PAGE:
Living through the cyclone


Cyclone Vardah, which began on 12th December picked up speeds clocking 120 kph, ravaged the city between 12th December (Monday) and 14th December (Wednesday) this week. Reports estimate that over 10,000 trees have toppled across Chennai and perhaps IIT Madras is the most visible example of this phenomenon.

T5E brings to you a detailed coverage of the impact of the cyclone, starting with this light-hearted take on what it was like to stay in insti in the midst of the disaster. This will be followed by a report on the effects and aftermath of the event where we talk to the Dean of students, DMC and the authorities.

The scene in front of almost all the hostels
The scene in front of almost all the hostels

The cyclone Vardah had struck and it had certainly made its presence felt in the institute. With several of the beloved trees uprooted and things in general shaken pretty badly, it was a reportedly harrowing experience. On the brighter side, electricity is restored and normalcy is getting restored too. In this article, Paravthi puts together a lighter take on things. Which much seems to be the need of the hour.

There seems to be some sort of cyclic curse on Chennai. Each winter it comes back, one disaster more innovative than the last. The only difference between the floods of 2015 and the massive Vardha cyclone of 2016 seems to be that people were expecting it this time. The warnings started a couple of days back, and as usual social media helped spread the message. But what people did not expect was the scale of destruction. While all of us here in insti were expecting heavy rains and wind, the window-rattling, tree-shaking 120 kph winds left us dazed. The whole of the institute, like all of Chennai and nearby areas, came to a halt as we stood helpless in front of nature’s fury. Looking back, I think there were 4 common phases that all of us went through during the cyclone days. Before I list them, I would like to state that these are in no way exhaustive, and the multitude of emotions that all of us went through was probably a lot more entertaining. So here goes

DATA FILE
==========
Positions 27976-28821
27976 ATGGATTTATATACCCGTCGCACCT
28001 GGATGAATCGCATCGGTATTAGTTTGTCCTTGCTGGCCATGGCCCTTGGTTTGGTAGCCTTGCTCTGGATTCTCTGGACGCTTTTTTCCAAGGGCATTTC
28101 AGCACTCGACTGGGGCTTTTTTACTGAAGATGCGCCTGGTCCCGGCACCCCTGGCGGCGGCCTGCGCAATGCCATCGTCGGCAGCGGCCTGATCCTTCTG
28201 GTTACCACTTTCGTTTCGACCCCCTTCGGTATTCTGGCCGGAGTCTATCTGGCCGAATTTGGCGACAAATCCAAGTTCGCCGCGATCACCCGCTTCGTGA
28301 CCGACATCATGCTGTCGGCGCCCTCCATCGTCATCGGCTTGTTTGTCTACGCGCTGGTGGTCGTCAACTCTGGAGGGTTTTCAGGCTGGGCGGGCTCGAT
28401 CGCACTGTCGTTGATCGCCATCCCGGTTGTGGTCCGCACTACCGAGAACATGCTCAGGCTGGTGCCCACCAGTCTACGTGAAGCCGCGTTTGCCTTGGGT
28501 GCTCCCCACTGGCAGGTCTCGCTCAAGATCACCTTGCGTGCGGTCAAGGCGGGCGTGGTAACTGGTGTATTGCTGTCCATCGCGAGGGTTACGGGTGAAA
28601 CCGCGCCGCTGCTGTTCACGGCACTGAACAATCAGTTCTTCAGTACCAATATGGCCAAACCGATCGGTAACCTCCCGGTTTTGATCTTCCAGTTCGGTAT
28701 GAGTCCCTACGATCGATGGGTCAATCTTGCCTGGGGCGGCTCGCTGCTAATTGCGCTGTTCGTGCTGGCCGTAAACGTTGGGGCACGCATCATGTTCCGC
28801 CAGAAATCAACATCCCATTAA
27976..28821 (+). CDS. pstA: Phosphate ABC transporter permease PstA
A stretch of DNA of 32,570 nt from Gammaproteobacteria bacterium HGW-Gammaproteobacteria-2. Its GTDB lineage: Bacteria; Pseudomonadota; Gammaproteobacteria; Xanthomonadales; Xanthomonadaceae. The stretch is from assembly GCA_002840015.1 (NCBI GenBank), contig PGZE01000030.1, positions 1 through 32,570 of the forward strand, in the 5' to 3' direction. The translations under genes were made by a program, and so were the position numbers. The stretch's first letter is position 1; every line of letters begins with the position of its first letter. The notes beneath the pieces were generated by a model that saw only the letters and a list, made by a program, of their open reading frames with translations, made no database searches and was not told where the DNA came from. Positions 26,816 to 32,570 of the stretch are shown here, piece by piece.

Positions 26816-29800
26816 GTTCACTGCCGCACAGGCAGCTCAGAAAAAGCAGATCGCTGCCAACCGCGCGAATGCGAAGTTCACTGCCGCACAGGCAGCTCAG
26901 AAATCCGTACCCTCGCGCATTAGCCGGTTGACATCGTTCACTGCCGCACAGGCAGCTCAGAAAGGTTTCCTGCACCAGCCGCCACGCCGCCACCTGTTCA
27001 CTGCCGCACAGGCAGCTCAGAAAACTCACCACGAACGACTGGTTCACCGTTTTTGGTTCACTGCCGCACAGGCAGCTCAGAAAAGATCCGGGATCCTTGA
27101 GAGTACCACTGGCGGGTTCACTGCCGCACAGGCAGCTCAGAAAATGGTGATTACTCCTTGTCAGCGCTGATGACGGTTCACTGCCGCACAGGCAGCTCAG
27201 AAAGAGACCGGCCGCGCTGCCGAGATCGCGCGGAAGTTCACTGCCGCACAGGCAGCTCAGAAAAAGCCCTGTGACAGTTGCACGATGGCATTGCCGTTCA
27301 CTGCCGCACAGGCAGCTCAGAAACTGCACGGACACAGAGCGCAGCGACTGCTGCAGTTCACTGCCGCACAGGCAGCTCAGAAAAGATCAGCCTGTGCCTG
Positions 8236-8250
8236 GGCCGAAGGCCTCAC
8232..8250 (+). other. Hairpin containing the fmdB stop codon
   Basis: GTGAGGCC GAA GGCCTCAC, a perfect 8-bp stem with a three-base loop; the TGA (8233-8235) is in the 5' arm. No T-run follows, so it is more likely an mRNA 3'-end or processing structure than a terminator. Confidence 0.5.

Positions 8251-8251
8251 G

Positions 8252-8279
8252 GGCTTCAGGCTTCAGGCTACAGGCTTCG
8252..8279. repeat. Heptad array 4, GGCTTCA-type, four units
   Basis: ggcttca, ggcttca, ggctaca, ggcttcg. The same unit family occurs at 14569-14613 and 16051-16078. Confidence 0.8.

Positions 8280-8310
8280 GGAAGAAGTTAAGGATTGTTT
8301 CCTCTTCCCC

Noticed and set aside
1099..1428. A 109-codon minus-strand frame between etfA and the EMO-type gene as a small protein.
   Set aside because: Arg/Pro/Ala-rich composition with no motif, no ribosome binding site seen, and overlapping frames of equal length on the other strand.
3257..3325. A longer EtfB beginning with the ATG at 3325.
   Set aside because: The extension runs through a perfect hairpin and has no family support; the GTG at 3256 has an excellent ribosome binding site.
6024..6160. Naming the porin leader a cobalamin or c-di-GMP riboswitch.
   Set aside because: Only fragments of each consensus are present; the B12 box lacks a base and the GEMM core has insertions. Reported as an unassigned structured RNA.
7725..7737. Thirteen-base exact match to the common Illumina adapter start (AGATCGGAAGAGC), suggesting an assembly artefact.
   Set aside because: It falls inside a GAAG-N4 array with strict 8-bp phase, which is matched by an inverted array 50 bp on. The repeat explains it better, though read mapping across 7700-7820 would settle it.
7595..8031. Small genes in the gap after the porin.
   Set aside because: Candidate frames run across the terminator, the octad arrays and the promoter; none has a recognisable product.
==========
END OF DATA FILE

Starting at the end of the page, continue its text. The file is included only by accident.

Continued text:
• ¬†Horrible Scaredness

I woke up on the 12th to a completely cloudy morning, temperatures hitherto unheard of in Chennai, and quite heavy rain. Taking nature’s cue, I promptly went back to sleep. Two hours later, I woke up to howling winds and freezing cold, and completely awake now, I started running around closing windows and generally freaking out. Thankfully power was still there so I plugged in everything that could possibly be plugged in, and started trying to see if I could get any info on what was going on. But sadly all signals were down, and there was no internet connectivity either. My Choreo wingmates had left early in the morning for dance practice, and I was stranded alone in my wing. So, as in many situations of my life, I turned to Friends (the TV series, not the alive ones) for solace. But the rattling windows and the whistling sounds made it really hard to watch and I kept on trying to contact my family and friends. Looking outside my window, the swaying trees and the sheer strength of the winds was nothing like I’d ever seen before. Around 1 p.m the power went out, so I gave up and decided to sleep.

  • Extreme Hungriness